Many people today don’t remember Potts Camp’s famous landmark, the old coal chute on the Frisco Railroad. It was built in 1915 and demolished in 1977. In 1950, after the trains no longer used coal to pull the engines, it was no longer needed and became a landmark. We could see it from our school and homes. It was the largest one on the Frisco Railroad and the only one between Memphis and Amory. During the war in the 1940s, the depot and coal chute were very important. They were used night and day for troop trains. My dad was the depot agent in Potts Camp for over 40 years. He had to work double shifts during the war. Sometimes the soldiers got off the train and took pictures of the coal chute. People would meet them to encourage them.
We enjoyed riding the passenger trains. The roads were bad during the early days and the old T Model Ford cars would not crank, so people rode the trains and shipped supplies for the stores by rail. Now, since the Burlington Northern bought out the Frisco Railroad, they have no passenger trains and no depots.
My brother, James, and I climbed the ladder to the coal chute. It reached about halfway up to the top. It was fun seeing our town from there. Times have changed since I was a child.
Did you know?
A call to prayer –
It was February 2007, the morning of the 55th Annual Prayer Breakfast in Washington, D.C. Over 4,000 diplomats, politicians, journalist and foreign leaders were in attendance, with the usual back-biting, bickering and jabs on hold for the moment. The keynote speaker was Dr. Frances S. Collins, the director of the Human Genome Project. He and his colleagues have mapped out the 3 billion letters of the human genetic code imprinted into each of our cells.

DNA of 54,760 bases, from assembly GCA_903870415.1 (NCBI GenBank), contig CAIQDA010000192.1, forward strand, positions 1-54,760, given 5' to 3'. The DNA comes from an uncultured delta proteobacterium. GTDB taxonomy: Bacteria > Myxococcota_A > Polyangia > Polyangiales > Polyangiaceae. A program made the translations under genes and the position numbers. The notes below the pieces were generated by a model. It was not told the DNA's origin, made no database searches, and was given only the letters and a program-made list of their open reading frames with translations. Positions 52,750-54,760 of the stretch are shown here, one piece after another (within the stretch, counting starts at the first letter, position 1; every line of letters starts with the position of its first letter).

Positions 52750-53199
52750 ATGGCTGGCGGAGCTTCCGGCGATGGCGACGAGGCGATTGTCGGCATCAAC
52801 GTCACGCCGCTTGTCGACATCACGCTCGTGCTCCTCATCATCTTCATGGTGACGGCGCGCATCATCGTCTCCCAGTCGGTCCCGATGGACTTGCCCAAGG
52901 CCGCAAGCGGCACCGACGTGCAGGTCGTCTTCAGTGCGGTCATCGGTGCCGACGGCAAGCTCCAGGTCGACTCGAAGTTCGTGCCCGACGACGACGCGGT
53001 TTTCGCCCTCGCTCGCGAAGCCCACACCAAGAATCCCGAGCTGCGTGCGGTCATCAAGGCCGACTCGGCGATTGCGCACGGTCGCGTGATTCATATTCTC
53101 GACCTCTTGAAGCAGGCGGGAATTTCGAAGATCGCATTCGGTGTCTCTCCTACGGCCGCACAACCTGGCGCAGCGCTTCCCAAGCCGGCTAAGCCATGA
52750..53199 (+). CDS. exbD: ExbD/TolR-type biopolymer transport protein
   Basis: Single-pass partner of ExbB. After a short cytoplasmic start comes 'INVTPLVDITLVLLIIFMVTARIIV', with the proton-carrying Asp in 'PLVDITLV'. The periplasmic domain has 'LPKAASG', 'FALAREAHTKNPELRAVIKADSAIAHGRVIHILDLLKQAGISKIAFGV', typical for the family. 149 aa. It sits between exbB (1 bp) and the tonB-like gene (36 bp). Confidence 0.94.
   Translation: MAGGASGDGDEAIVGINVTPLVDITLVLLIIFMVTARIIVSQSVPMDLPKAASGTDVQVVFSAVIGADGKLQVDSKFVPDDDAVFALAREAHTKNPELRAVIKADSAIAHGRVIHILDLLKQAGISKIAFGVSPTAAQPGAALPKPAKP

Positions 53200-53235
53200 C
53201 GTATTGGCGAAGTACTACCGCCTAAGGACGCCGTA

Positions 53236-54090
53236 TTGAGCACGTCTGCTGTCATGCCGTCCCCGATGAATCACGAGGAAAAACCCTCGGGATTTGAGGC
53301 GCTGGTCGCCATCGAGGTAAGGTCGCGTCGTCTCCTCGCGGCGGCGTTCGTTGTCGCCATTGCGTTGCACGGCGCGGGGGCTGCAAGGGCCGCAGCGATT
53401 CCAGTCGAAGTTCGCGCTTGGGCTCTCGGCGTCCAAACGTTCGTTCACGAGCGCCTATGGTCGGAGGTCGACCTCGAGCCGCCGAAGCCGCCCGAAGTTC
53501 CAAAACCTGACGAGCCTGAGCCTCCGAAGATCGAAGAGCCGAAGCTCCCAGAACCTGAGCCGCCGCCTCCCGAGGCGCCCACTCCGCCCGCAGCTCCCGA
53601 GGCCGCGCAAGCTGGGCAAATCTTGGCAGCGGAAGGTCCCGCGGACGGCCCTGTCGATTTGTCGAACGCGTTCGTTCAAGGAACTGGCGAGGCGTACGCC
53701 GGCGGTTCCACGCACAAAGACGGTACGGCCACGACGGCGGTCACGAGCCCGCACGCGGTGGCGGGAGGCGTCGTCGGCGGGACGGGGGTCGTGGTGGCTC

Dr. Collins told of growing up on a Virginia farm and at an early age becoming fascinated with science and medicine.
Dr. Collins concluded his prayer breakfast remarks by playing his guitar and singing, “Praise the Source of Faith and Learning.” Just as the inventor Benjamin Franklin called for prayer during the Constitutional Convention in 1787, 220 years later, another scientist answered the call of faith in front of national leaders who had gathered to pray.
Did You Know On
Dec. 1, 1862 – Abraham Lincoln reminded the nation that America is the “last best hope on earth.”
Dec. 2, 1982 – Doctors at the University of Utah Medical Center performed the first permanent heart implant in a human; the patient, Barney Clark, lived 112 days.
Dec. 3, 1805 – Lewis & Clark Expedition reached the Pacific Coast.
Dec. 4, 1783 – The Revolutionary War ended and General George Washington bid farewell to his officers at the Frances Tavern in New York City.
Dec. 5, 1955 – Prompted by Rosa Parks’ arrest, the Montgomery bus boycott began.
Dec. 6, 1884 – Workers finished construction of the Washington Monument.
Dec. 7, 1941 – The Japanese Empire attacked the U.S. Pacific Fleet at Pearl Harbor.
This Week’s Quiz
Which is the highest peak in the lower 48 states?
Which is the highest peak in the Adirondacks?
Which is the world’s tallest mountain peak?
Which is the highest peak in the Great Smoky Mountains?
Which peak inspired Katharine Bates to pen “America the Beautiful?”
Ref: The American Patriot Almanac by William Bennett and John Cribb
Battlefields and Blessings by Jane Hampton Cook
Questions or comments, email@example.com.
News: (662) 252-4261 or firstname.lastname@example.org
Questions, comments, corrections: email@example.com
©2004, The South Reporter, All Rights Reserved.
No part of this site may be reproduced in any way without permission.
The South Reporter is a member of the Mississippi Press Association.
Site managed and maintained by
South Reporter webmasters Linda Jones, Kristian Jones
Web Site Design - The South Reporter
Back | Top of Page